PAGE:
Setara Begum, 40, a construction worker, who lives with her husband and a daughter in a tiny house at Gabindapur of Sanir Akhra in the capital, has been suffering from acute respiratory problem for the last 10 years.
Like many other construction workers, particularly women, she is deprived of professional safety, social security, reassessment of their wage structure, professional training and health care facilities.
"We have to work hard. My mother received injury on her head while working at the construction site. She later died," said Setara Begum, adding she didn't get any financial help from the government.
Bother Setara and her husband, Nizam Sarder, a mason, hailed from Jalalpur of Muladi under Barisal district. She earns Taka 300-400 a day. She used to take a banana every day as a remedy of respiratory problem.
The present Awami League government has taken various initiatives for ensuring social security of the construction workers whose number is around 37 lakh in the country.
They include launching a group insurance scheme for professional and social security of the workers, reassessment of wage structure, training for developing professional expertise and distribution of identity cards.
As part of the initiatives, two-thirds of insurance money of some 5,000 construction workers are now being borne by the government, said State Minister for Labour and Employment Mujibul Haq.
"Even the state-run insurance company Jibon Bima Corporation has formulated a group insurance programme for the construction workers," said he.
Under the programme, the family of a construction worker will get Taka 2 lakh in case of his or her normal or accidental death. A worker will get Taka one lakh for suffering physically disability.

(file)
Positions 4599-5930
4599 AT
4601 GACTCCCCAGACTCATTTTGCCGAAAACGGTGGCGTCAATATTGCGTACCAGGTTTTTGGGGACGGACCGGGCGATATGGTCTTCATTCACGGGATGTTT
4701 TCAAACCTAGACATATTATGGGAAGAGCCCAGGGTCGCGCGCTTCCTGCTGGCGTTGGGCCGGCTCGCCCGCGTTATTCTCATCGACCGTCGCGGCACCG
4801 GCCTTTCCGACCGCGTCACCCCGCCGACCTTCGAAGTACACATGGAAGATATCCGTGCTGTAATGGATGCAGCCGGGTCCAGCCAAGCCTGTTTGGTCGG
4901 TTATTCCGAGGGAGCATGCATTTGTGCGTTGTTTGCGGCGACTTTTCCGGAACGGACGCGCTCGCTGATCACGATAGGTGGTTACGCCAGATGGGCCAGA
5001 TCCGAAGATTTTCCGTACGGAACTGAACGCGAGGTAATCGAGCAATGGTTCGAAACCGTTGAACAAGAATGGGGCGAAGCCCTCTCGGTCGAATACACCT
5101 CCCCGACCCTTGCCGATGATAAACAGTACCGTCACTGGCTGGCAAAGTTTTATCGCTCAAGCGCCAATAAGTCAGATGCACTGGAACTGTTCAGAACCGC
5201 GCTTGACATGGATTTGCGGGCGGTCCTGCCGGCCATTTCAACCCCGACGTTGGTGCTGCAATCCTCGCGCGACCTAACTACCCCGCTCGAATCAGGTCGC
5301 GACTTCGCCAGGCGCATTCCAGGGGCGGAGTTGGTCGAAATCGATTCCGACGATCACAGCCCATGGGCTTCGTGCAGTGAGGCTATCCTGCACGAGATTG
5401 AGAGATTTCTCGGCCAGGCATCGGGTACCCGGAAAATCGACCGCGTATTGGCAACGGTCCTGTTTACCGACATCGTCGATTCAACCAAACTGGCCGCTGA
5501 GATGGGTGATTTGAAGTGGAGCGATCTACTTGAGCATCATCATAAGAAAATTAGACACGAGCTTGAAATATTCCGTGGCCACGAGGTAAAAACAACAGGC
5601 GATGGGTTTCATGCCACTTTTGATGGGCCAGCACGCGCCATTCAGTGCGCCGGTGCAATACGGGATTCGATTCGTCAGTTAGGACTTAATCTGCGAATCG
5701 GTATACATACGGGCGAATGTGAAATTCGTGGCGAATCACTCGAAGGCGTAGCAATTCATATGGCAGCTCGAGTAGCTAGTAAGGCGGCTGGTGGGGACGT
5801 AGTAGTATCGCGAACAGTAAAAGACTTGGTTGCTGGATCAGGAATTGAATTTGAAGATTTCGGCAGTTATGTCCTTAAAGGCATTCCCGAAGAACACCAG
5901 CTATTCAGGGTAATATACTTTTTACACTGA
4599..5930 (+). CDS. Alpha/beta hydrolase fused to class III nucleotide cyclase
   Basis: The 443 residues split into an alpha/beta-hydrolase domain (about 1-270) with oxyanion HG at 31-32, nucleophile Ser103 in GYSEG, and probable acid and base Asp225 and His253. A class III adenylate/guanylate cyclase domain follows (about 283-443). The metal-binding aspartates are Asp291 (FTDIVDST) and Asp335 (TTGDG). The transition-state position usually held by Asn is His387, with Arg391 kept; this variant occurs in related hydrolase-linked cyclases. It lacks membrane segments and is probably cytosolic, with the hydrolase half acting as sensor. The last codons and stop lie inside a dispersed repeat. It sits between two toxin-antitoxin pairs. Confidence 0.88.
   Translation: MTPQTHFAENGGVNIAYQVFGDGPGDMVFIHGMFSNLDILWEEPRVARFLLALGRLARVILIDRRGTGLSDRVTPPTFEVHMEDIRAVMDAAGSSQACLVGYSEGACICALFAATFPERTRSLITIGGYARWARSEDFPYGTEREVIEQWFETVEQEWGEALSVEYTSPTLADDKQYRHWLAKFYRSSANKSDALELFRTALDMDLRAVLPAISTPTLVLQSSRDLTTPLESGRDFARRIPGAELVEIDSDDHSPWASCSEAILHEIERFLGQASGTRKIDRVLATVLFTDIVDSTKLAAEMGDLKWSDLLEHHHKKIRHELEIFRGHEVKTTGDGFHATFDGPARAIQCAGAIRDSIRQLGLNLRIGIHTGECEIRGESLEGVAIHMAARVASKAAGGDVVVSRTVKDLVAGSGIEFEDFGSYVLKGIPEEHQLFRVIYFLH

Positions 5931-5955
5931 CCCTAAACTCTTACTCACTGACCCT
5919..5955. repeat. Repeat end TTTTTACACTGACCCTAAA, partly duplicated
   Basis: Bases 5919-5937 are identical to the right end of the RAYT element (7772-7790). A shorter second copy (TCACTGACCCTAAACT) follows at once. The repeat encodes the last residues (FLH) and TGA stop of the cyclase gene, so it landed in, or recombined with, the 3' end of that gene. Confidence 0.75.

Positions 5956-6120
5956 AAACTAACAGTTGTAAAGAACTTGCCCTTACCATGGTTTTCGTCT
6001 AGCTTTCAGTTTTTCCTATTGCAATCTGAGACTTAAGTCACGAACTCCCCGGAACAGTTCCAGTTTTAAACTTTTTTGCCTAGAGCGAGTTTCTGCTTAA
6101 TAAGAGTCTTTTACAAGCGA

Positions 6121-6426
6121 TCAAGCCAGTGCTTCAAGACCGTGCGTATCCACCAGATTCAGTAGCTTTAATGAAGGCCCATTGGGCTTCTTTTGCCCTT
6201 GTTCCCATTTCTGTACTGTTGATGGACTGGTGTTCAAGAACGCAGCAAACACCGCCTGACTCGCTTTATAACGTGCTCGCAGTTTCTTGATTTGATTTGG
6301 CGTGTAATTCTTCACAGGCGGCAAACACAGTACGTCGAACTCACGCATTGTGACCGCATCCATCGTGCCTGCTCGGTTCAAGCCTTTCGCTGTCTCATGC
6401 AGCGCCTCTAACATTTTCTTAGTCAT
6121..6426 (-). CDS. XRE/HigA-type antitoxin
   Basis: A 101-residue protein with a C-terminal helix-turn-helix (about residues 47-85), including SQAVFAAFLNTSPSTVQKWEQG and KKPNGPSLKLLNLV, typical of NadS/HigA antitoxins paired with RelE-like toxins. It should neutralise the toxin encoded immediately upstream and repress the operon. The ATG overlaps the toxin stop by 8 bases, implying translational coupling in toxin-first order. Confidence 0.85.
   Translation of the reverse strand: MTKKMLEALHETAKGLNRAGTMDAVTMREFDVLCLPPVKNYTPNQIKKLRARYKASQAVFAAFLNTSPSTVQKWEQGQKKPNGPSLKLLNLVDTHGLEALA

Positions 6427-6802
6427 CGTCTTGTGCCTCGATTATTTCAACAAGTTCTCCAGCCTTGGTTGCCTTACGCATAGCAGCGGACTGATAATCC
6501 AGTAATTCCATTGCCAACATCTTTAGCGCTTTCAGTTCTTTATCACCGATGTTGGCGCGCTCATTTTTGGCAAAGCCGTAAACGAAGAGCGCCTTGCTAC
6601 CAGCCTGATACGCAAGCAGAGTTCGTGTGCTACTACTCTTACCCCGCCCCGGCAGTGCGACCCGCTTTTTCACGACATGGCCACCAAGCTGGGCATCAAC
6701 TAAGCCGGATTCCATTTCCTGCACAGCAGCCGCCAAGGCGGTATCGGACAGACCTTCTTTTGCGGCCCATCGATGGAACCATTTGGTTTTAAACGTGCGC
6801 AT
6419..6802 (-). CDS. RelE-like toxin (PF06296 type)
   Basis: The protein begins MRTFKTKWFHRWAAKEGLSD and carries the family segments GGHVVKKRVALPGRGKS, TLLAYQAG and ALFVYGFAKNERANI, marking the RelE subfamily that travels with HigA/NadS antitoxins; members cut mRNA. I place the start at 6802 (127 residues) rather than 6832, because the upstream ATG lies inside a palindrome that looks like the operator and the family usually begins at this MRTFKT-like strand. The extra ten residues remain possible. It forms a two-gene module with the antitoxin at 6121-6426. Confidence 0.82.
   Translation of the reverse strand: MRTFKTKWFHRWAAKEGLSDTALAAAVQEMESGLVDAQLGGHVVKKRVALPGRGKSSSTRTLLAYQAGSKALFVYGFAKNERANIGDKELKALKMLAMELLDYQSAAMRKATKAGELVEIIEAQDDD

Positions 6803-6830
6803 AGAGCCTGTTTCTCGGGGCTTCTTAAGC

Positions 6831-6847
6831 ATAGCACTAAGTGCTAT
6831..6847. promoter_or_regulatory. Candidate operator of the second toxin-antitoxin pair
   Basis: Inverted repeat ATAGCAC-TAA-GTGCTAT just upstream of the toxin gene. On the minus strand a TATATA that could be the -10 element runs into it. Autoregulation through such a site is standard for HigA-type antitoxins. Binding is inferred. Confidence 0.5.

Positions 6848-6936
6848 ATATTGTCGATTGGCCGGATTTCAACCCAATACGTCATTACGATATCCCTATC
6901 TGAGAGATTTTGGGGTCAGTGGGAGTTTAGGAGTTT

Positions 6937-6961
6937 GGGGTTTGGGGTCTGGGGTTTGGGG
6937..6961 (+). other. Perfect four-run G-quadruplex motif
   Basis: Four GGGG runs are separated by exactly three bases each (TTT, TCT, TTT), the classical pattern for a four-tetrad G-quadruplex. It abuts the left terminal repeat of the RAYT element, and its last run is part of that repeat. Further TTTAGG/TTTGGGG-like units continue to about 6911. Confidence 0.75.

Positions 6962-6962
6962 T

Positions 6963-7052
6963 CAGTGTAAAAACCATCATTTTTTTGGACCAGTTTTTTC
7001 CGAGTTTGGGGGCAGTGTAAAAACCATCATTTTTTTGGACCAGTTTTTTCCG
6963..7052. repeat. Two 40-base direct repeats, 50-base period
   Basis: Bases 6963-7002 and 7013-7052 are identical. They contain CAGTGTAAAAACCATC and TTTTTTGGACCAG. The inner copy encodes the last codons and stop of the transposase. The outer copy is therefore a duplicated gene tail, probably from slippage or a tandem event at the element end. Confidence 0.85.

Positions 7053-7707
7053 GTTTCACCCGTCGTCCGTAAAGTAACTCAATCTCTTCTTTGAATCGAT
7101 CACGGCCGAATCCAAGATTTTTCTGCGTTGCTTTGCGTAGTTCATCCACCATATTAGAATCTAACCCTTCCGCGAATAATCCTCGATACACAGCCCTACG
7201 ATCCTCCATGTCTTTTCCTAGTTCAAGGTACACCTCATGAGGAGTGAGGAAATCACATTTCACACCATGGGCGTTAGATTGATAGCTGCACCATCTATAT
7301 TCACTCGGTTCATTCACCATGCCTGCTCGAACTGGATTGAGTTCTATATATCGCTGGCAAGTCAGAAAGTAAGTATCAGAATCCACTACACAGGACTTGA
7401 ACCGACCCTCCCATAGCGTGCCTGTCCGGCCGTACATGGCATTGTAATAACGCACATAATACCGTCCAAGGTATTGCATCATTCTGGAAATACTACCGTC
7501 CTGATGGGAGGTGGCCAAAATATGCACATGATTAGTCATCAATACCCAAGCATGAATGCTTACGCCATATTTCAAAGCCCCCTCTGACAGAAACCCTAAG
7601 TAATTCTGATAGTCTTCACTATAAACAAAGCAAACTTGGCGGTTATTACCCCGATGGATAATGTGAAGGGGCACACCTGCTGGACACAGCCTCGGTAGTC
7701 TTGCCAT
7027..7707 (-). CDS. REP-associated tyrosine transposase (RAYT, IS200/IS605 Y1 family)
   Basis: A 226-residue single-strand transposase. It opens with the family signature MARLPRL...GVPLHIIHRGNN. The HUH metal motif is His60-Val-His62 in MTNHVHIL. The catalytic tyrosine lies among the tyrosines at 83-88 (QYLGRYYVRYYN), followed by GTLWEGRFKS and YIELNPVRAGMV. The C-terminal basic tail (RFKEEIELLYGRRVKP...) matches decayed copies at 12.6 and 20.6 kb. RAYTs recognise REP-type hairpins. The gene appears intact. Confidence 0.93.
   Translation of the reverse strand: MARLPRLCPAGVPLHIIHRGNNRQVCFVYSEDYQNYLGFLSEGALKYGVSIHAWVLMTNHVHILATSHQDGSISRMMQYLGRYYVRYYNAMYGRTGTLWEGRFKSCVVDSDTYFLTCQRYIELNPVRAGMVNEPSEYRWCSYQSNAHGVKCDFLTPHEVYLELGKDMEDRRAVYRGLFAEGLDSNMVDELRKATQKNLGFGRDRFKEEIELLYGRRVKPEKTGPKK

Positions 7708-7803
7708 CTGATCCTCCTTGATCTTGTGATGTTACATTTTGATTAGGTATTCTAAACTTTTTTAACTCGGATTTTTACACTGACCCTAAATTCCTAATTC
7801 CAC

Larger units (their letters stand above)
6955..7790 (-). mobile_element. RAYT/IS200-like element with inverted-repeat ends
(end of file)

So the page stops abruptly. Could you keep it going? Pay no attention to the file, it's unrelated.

"The wage of the construction workers should be revised considering the price hike of the daily essentials," said Abdur Razzaque, General Secretary of Building Construction Workers Union Bangladesh.
The wage should be equal for male and female construction workers, he added.
Quoting a research study carried out on 134 construction workers most of whom were women, Nazma Yasmin of Bangladesh Institute of Labour Studies (BILS) said women workers were affected by skin diseases, adding that 117 construction workers were suffering from different respiratory problems as 71.6 per cent of them were brick breakers.
Of the 134 workers, 110 or 82 per cent were suffering from skin related problems and 89 workers or 66 per cent were infected with renal complications and 66 or 49 per cent were affected by constipation, the study found.
The government should ensure healthcare center, workplace safety, housing, working environment, pension scheme and rationing, minimum wage and study environment for their kids, said Mizanur Rahman Bablu, a construction worker.
The state minister for Labour and Employment, however, admitted that in most of the cases construction workers didn't use the equipment which is necessary for their security during the construction works. "We have taken legal action in some cases against the their employers," he added.